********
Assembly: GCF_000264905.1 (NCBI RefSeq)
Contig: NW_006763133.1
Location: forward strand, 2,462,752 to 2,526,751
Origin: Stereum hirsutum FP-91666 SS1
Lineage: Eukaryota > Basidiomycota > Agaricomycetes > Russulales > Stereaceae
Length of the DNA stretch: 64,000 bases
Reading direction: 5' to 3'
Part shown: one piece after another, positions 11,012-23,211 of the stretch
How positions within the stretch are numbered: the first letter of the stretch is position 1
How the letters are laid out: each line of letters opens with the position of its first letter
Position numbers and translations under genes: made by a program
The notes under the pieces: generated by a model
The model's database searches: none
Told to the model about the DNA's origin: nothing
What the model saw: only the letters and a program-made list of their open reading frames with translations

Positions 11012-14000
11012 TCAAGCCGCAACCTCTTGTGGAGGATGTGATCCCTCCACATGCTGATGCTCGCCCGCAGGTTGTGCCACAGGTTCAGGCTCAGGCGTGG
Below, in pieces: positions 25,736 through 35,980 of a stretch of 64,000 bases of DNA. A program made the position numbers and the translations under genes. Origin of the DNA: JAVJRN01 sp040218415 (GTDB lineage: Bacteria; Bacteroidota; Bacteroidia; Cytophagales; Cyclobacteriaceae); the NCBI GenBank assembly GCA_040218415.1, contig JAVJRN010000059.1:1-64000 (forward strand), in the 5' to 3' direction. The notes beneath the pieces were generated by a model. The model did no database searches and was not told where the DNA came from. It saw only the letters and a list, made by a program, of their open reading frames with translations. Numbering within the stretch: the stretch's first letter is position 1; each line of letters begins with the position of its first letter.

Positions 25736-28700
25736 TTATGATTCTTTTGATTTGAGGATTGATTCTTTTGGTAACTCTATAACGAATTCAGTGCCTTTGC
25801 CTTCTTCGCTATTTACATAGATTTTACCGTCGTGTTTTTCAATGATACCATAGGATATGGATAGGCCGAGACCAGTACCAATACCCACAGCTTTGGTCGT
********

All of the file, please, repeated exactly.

Assembly: GCF_000264905.1 (NCBI RefSeq)
Contig: NW_006763133.1
Location: forward strand, 2,462,752 to 2,526,751
Origin: Stereum hirsutum FP-91666 SS1
Lineage: Eukaryota > Basidiomycota > Agaricomycetes > Russulales > Stereaceae
Length of the DNA stretch: 64,000 bases
Reading direction: 5' to 3'
Part shown: one piece after another, positions 11,012-23,211 of the stretch
How positions within the stretch are numbered: the first letter of the stretch is position 1
How the letters are laid out: each line of letters opens with the position of its first letter
Position numbers and translations under genes: made by a program
The notes under the pieces: generated by a model
The model's database searches: none
Told to the model about the DNA's origin: nothing
What the model saw: only the letters and a program-made list of their open reading frames with translations

Positions 11012-14000
11012 TCAAGCCGCAACCTCTTGTGGAGGATGTGATCCCTCCACATGCTGATGCTCGCCCGCAGGTTGTGCCACAGGTTCAGGCTCAGGCGTGG
Below, in pieces: positions 25,736 through 35,980 of a stretch of 64,000 bases of DNA. A program made the position numbers and the translations under genes. Origin of the DNA: JAVJRN01 sp040218415 (GTDB lineage: Bacteria; Bacteroidota; Bacteroidia; Cytophagales; Cyclobacteriaceae); the NCBI GenBank assembly GCA_040218415.1, contig JAVJRN010000059.1:1-64000 (forward strand), in the 5' to 3' direction. The notes beneath the pieces were generated by a model. The model did no database searches and was not told where the DNA came from. It saw only the letters and a list, made by a program, of their open reading frames with translations. Numbering within the stretch: the stretch's first letter is position 1; each line of letters begins with the position of its first letter.

Positions 25736-28700
25736 TTATGATTCTTTTGATTTGAGGATTGATTCTTTTGGTAACTCTATAACGAATTCAGTGCCTTTGC
25801 CTTCTTCGCTATTTACATAGATTTTACCGTCGTGTTTTTCAATGATACCATAGGATATGGATAGGCCGAGACCAGTACCAATACCCACAGCTTTGGTCGT